Beautiful Arequipa… This 500-year-old city is steeped in magnificent colonial architecture, built from glistening white volcanic rock and bathed in sunshine for more than 300 days every year. Three towering volcanoes dominate the skyline, competing for attention with the huge Basilica Cathedral in the central Plaza de Armas. With springtime temperatures year-round, it is not surprising that the expats who make their way to this part of Peru fall in love with the city.
And along with the amazing views and perfect weather, there are many fun and exciting things to do to keep expats active and entertained. If you’re thinking of traveling to Arequipa, here are five of the top expat activities that you can enjoy:
1. Dine Out at One of the Many Fabulous Restaurants
Peruvian cuisine is now recognized as one of the world’s best, and Arequipa is home to many top-notch restaurants. With ingredients including quinoa, alpaca, guinea pig, and aji peppers, and dishes like ceviche (raw fish marinated in lime), there is always a new dining experience around every corner.
It only costs a couple of dollars for a two-course meal at one of the local picanterias. A typical hearty meal starts with a generous soup or salad followed by a tasty Peruvian dish such as roco relleno (stuffed peppers) or lomo saltado (stir-fried beef). Head to one of the higher-end establishments—such as the popular Zig Zag restaurant—and you still rarely spend more than $30 per person, including drinks.
2. Spend the Weekend at the Beach
Surrounded by the Atacama Desert, Arequipa is a dry and sunny city for most of the year. However, the summer months (middle of winter in the northern hemisphere) bring the wet season along with overcast skies and cooler rainy days. This is when Arequipa’s locals and expats alike head to the beach.
Less than two hours away by car, the Pacific Coast beckons. During the rainy summer months inland, the weather is generally clear and warm along the coast. The town of Mollendo is a hub of activity and provides all the amenities needed for a long weekend or a few weeks’ stay. You won’t find many Arequipeños in town during this time of year, especially on the weekends.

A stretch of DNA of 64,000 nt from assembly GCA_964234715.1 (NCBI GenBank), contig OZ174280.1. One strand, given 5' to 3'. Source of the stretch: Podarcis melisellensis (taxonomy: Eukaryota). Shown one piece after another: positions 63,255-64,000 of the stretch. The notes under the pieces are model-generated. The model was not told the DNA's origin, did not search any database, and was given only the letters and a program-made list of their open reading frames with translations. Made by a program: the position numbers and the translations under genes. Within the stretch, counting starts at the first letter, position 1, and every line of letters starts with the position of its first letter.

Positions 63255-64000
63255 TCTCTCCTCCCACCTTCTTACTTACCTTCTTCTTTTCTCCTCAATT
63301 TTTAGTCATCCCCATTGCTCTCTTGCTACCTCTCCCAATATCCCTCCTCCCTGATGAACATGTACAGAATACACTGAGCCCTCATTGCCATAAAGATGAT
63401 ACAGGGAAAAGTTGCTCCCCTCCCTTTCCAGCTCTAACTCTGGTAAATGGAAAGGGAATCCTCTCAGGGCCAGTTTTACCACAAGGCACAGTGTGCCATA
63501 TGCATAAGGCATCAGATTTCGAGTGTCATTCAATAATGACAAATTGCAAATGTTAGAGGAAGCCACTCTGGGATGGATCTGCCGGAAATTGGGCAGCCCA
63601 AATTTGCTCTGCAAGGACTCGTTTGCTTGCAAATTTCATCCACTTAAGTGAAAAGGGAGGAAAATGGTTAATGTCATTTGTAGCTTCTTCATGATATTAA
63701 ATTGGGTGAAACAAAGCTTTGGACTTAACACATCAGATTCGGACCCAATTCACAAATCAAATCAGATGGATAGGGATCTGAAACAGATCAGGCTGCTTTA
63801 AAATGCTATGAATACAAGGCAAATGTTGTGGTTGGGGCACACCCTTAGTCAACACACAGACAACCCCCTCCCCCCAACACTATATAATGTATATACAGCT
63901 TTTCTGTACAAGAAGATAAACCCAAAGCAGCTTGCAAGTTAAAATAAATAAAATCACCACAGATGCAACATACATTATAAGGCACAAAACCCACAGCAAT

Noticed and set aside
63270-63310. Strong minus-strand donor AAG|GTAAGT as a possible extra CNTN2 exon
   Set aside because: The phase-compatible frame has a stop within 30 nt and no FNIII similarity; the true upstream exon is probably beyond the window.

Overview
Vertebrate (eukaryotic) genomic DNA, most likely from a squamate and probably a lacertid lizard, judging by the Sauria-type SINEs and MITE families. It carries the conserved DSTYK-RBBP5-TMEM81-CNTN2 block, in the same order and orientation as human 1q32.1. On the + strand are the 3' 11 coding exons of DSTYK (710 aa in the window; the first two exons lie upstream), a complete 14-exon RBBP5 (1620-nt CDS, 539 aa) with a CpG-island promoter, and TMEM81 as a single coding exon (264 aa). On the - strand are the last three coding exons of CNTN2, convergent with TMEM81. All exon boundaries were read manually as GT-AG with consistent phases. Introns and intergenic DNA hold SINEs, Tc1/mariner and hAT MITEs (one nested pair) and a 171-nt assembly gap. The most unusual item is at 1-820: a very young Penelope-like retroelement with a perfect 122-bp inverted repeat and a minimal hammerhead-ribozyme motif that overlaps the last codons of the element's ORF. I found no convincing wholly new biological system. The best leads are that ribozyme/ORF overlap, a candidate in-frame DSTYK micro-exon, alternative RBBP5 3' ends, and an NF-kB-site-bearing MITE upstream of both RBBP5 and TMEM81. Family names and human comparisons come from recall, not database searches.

3. Enjoy the Great Outdoors
Arequipa’s skyline is dominated by a series of volcanic cones: Misti, Pichu Pichu, and Chachani. They are all waiting to be climbed when the time and weather is right. Live in the city awhile, make a few friends, and you will eventually be invited to join a group for a trek up one of them.
A couple of hours farther away is the spectacular Colca Canyon, twice as deep as the Grand Canyon. You can spend endless hours exploring this exciting area of the country, with its soaring condors, vibrant culture, interesting history, and numerous hiking trails.
4. Take in the Bright City Lights
There are plenty of places to party and socialize in the city. The tiny Chelawasi Public House in the old historic center of San Lazaro is one of the favorite gathering places for expats. Here you will often find new arrivals as well as seasoned expats who have been in town for years, all enjoying the large variety of Peruvian craft beers on offer. The clientele is usually a good mix of locals and expats, with a few tourists thrown in for good measure.
A few blocks away is The Kiwi Corner, an authentic sports bar owned by a New Zealander, where expats often gather to keep up with their home sports teams.
For those who like dancing into the wee hours of the morning, there are plenty of opportunities in the city for everything from traditional salsa dancing to 80s disco. The Forum, located in the heart of the old city, is a popular three-story club where you can do it all in one location! But don’t expect anybody to show up until at least 11 p.m.
5. Feast on the Art and Culture
Arequipa’s rich history and art, which UNESCO recognized by designating the city as a world heritage site, are showcased in its many museums. There is always another museum or art gallery to visit where art and photography from past centuries until present day are regularly featured. History buffs love visiting the numerous elaborately decorated colonial buildings in town and exploring the narrow lanes of the old city.
Several cultural groups in town such as Alliance Française and the Peruvian North American Cultural Center, as well as a couple of theaters, also provide cultural events and live music performances. And the Arequipa Symphony Orchestra, an institution in the city for several decades, often provides free performances at such spectacular venues as the centuries-old Santa Catalina Monastery.
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